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I have a website that started experiencing issues when too many people are trying to log into the website at the same time (usually at the start of the business day). Are there some examples of or best practices for displaying a page/message to the user indicating that the system is experiencing higher than expected usage and the system timed out trying to log on the user?

Note that this is an internal website used by people who are familiar with the site.

migrated from stackoverflow.com Jan 28 '11 at 22:04

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    It might be a good idea to also start scaling your servers to allow people to use the system without it causing issues. Gotta meet that demand! – Majo0od Apr 3 '17 at 13:14
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Keep in mind:

  • Be funny.
  • Don't explain it as a programmer. Take the user's point of view.
  • Give a solution like "Come back in few minutes".

For me the best example is the Twitter one with the whale. Really nice.

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    I wouldn't go as far as "funny" but you certainly don't want to frighten the user. – ChrisF Jan 30 '11 at 21:21
  • I think that being sincere and being funny sometimes may overlap. "We are sorry, we screwed it up. Now we are unscrewing it..." Of course it depends on the particular system. – Dominik Oslizlo Apr 3 '17 at 21:38
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Respond with 503 Service Unavailable

Its in the HTTP specification for a reason, and usually a 503 is returned when:

The server is currently unavailable (because it is overloaded or down for maintenance)

This allows the web server to concentrate on processing actual requests - not some message you decide.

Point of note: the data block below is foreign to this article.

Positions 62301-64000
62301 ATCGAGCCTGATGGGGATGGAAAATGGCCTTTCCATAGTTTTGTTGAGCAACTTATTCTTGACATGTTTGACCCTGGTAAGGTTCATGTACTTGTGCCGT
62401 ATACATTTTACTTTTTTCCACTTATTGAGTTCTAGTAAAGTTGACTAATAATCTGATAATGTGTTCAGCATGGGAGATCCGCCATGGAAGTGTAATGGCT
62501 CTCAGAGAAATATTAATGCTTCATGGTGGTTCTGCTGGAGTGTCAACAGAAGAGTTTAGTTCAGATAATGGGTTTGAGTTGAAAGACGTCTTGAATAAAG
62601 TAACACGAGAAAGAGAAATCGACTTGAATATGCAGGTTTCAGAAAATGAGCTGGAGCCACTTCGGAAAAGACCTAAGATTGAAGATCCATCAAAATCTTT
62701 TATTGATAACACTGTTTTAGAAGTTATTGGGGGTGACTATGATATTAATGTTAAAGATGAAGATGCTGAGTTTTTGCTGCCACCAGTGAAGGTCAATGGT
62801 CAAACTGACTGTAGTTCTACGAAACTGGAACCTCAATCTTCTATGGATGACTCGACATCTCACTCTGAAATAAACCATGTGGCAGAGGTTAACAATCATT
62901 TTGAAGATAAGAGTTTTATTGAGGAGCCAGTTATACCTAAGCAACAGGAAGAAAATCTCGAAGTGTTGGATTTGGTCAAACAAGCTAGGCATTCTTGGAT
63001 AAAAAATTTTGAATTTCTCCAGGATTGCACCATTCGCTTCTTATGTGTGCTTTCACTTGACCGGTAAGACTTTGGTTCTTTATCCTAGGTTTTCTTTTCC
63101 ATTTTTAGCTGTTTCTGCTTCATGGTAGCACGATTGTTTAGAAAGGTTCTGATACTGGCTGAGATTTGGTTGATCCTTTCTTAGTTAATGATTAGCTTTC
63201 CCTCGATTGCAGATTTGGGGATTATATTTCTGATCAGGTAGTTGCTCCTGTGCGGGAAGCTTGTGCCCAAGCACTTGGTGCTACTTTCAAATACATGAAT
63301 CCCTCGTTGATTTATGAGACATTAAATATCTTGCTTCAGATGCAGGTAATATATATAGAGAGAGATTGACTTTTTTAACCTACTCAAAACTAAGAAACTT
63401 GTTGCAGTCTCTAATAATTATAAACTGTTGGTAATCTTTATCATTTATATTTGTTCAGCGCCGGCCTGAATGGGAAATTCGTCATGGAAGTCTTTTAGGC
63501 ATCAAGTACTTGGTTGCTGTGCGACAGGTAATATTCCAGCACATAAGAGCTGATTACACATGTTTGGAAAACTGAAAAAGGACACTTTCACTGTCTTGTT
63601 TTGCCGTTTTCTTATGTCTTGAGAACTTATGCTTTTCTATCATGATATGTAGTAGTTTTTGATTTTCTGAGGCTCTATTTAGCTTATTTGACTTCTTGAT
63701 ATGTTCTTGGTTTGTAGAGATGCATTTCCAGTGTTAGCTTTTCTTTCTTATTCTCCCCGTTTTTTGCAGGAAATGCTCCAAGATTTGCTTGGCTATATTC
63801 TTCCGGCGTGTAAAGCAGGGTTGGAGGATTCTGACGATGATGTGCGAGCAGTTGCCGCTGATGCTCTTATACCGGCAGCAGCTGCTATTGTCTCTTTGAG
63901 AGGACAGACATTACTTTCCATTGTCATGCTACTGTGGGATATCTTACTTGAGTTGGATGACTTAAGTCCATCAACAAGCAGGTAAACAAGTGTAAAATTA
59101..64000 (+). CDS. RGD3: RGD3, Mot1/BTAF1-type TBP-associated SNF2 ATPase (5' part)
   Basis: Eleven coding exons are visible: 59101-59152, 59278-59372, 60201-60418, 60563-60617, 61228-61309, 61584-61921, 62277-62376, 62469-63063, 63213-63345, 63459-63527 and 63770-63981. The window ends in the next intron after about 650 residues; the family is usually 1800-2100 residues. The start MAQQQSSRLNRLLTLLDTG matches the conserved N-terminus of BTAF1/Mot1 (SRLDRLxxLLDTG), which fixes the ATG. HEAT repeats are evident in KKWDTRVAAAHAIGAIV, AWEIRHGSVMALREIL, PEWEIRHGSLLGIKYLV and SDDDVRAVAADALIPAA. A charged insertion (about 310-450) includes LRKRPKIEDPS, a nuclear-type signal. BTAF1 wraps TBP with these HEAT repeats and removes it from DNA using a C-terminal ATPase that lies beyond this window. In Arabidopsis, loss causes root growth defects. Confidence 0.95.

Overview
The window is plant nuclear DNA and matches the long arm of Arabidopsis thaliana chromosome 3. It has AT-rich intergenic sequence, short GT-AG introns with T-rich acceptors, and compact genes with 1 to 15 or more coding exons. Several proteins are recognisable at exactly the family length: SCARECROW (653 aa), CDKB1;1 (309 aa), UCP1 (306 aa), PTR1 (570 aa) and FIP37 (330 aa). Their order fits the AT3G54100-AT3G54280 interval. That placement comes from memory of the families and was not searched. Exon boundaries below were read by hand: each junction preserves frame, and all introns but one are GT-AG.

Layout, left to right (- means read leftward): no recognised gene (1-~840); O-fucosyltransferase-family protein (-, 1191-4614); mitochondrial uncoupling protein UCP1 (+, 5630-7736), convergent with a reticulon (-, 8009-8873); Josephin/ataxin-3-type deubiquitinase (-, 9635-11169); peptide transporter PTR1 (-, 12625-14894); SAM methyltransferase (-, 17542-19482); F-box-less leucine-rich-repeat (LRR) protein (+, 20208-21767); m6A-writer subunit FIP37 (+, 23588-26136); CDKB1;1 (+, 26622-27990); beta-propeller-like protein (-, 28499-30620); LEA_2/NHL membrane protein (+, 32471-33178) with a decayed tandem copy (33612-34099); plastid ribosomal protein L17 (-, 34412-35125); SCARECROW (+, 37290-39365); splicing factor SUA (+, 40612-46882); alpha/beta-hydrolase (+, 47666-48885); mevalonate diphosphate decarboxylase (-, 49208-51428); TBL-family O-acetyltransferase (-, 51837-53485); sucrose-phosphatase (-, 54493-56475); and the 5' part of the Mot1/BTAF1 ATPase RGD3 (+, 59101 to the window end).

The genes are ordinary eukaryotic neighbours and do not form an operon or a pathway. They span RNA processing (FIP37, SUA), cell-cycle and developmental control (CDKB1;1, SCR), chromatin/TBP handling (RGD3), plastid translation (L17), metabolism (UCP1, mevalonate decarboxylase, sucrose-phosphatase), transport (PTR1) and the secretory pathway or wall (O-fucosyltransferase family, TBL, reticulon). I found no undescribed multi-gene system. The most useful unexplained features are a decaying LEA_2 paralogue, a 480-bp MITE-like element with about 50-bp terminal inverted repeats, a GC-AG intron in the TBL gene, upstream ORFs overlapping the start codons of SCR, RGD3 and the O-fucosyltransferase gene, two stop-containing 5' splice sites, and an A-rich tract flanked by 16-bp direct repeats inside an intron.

This is much better than returning a 200 (Success) only to follow it with some HTML "Sorry the server is too busy"

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    However, don't just display "503 Service Unavailable"! – ChrisF Jan 29 '11 at 11:07
  • @ChrisF: can you do both? – peterchen Jan 29 '11 at 13:02
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    @peterchen - I don't see why not. I was just thinking that simply displaying "503 Service Unavailable" wouldn't be meaningful for 99.9% of the users. Twitter's "oops were overcapacity" says the same thing but in "real person" friendly language. – ChrisF Jan 29 '11 at 13:04
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Combining both: you can use custom error pages on Apache and make a tailored-to-your-site error message for the 503 error. I think the phrasing you used yourself is very clear:

the system is experiencing higher than expected usage and the system timed out trying to log on the user

You could adapt it a bit, but in essence this is clear and exactly what you want to communicate.

As for the 'be funny'-part, hmm, doesn't really go well with me. I would keep it to the point and not much else. As for the look and feel: I would use the most basic elements (colorscheme) to make sure users know they are on the right site, and it makes it a bit less rough than either the big bold black letters on white background, or the internal IE messages with red exclamation marks... there is no need to panic after all. They just need to wait a bit. (Just put it all in plain html. Setting a few colors and a 3 line text doesn't put that much stress on the server.)

If this is an ongoing problem at every start of the day, you might of course look into either more beef on the server end, or try pre-caching common tasks to lighten the load.

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I guess everyone here agrees that the best error message is no error message.

But if it is not avoidable, then it should be easily recognizable and contain:

  • the critical information which is a text about the situation (can be both human and technical, depends on the audience)
  • ideally an appropriate follow-up action to give useful choices

Google Chrome might be a good example for your needs. Try to load a website in offline mode. Additionally, here is an inspiring collection: https://www.flickr.com/groups/web20error

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You should respond with 503 Service Unavailable and show a Custom error response.

If you have statistical data of peak hours, you can show a nice graph to the user showing the best hours for connecting. Oh, and avoid "too funny" messages, unless the public expects you to be funny.

Anyway, you should check the reason for those "service unavailable", sometimes it's not just "too many users" but some other problems, server busy doing redundant things, etc

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